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Re: grabbing dmidecode memory data - there's got to be a better way

by RichardK (Parson)
on Dec 28, 2012 at 20:01 UTC ( #1010741=note: print w/replies, xml ) Need Help??

in reply to grabbing dmidecode memory data - there's got to be a better way

Does using the quiet flag dmidecode -q make the job any easier?

I'm certainly seeing less info to parse here :-)

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Re^2: grabbing dmidecode memory data - there's got to be a better way
by Tommy (Chaplain) on Dec 28, 2012 at 20:23 UTC

    Yes, that does make for more concise output. After the regex that pulls the mem info into blocks, I'll have to do more work to pull out the useful bits for the higherups, namely socket, size, and locator. Less text will be easier (and faster) to process.


    $ perl -MMIME::Base64 -e 'print decode_base64 "YWNlQHRvbW15YnV0bGVyLm1lCg=="'

      dmidecode has even more useful switches:

      -s KEYWORD
      --string KEYWORD
      Only display the value of the DMI string identified by KEYWORD. [...]
      -t TYPE
      --type TYPE
      Only display the entries of type TYPE. TYPE can be either a DMI type number, or a comma-separated list of type numbers, or a keyword from the following list: bios, system, baseboard, chassis, processor, memory, cache, connector, slot. Refer to the DMI TYPES section below for details. [...]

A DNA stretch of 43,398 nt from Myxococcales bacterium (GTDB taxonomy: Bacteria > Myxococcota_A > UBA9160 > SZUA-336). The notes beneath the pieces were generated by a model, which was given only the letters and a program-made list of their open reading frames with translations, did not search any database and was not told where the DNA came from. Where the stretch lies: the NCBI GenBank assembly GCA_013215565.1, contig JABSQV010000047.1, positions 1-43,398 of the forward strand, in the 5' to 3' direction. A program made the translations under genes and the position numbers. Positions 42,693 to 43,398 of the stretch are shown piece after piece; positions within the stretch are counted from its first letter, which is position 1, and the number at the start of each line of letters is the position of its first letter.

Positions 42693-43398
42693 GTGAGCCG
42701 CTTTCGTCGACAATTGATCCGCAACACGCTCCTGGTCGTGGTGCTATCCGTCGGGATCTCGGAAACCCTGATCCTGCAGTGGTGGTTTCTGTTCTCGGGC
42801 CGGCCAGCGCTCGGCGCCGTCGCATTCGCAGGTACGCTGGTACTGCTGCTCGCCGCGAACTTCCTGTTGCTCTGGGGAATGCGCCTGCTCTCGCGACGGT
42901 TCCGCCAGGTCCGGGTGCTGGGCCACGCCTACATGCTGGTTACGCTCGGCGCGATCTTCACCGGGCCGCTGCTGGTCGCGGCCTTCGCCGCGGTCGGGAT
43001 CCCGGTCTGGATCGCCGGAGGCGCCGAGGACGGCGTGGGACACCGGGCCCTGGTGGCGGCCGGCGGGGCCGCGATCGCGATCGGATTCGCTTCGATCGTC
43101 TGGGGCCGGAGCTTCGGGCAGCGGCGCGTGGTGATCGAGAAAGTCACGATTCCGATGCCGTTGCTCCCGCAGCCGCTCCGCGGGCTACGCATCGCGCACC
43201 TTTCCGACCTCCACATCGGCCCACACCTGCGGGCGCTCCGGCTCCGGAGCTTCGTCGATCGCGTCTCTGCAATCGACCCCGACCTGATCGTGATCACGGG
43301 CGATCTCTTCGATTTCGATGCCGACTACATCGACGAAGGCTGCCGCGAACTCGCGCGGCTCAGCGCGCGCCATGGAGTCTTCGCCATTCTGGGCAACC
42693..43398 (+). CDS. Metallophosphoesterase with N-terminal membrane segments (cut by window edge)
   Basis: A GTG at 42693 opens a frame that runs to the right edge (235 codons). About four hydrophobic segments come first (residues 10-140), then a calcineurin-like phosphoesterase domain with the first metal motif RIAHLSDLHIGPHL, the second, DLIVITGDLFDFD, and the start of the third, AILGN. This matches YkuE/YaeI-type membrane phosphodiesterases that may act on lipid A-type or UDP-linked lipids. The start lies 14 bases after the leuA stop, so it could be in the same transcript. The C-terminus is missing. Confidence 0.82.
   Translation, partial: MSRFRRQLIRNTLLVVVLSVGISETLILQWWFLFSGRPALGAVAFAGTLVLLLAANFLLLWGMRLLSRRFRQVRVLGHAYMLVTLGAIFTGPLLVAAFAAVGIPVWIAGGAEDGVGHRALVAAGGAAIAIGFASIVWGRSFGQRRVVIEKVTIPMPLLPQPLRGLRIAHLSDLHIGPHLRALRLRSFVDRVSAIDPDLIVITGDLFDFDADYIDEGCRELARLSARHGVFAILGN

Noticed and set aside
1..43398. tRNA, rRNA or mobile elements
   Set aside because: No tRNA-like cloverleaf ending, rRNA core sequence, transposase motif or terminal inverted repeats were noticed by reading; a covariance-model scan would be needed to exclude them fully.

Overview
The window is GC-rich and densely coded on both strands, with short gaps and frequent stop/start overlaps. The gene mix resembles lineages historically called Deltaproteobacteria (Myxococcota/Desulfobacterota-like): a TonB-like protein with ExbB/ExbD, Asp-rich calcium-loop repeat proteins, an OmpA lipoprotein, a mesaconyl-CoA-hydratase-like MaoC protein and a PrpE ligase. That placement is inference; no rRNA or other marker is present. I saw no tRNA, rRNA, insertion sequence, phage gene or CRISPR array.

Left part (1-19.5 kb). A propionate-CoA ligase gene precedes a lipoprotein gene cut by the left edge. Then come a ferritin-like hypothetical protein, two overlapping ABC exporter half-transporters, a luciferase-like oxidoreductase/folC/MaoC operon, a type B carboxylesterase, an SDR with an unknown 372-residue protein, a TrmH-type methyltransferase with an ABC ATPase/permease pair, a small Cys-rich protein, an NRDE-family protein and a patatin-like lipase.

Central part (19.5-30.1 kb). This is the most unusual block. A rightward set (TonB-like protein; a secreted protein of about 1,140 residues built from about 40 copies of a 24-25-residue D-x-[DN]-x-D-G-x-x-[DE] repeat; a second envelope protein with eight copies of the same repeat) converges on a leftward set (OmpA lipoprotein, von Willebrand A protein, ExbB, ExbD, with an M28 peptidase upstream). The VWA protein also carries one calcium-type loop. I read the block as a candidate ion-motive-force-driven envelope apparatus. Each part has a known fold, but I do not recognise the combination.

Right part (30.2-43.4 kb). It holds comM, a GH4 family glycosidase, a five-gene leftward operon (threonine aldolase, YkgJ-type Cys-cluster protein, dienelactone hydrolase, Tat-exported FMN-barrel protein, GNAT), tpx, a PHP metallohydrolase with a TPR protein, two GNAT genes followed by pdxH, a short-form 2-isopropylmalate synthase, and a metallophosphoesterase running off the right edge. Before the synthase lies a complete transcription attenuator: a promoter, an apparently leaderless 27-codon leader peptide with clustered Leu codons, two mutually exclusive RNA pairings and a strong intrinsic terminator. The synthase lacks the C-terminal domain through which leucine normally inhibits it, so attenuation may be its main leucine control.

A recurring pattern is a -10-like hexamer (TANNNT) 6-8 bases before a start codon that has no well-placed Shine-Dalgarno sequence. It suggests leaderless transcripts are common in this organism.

Do not decode the entries, dump their contents as hexadecimal instead. [...]
      --dump-bin FILE
      Do not decode the entries, instead dump the DMI data to a file in binary form. [...]

      You could use -s and -t to filter inside dmidecode, so that you have less data to process.

      The -u switch generates a slightly more predictable format. You could decode the hexdumps inside perl, using knowledge from DMI::Decode (i.e. copy and port the C code from there to perl).

      The --dump-bin switch delivers the raw DMI data, which you could decode all by yourself, again by using knowledge from DMI::Decode.


      Today I will gladly share my knowledge and experience, for there are no sweeter words than "I told you so". ;-)

        Good stuff. Thanks afoken!

        $ perl -MMIME::Base64 -e 'print decode_base64 "YWNlQHRvbW15YnV0bGVyLm1lCg=="'

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[shmem]: e.g. use Foo and Bar; - use if loading succeeds; and use Foo or Bar; - load if loading fails
[shmem]: but that would mean, also, to drop the "use" not allowed in expression abomination, and make use actually return something useful (as does require at the first call, accidentally)

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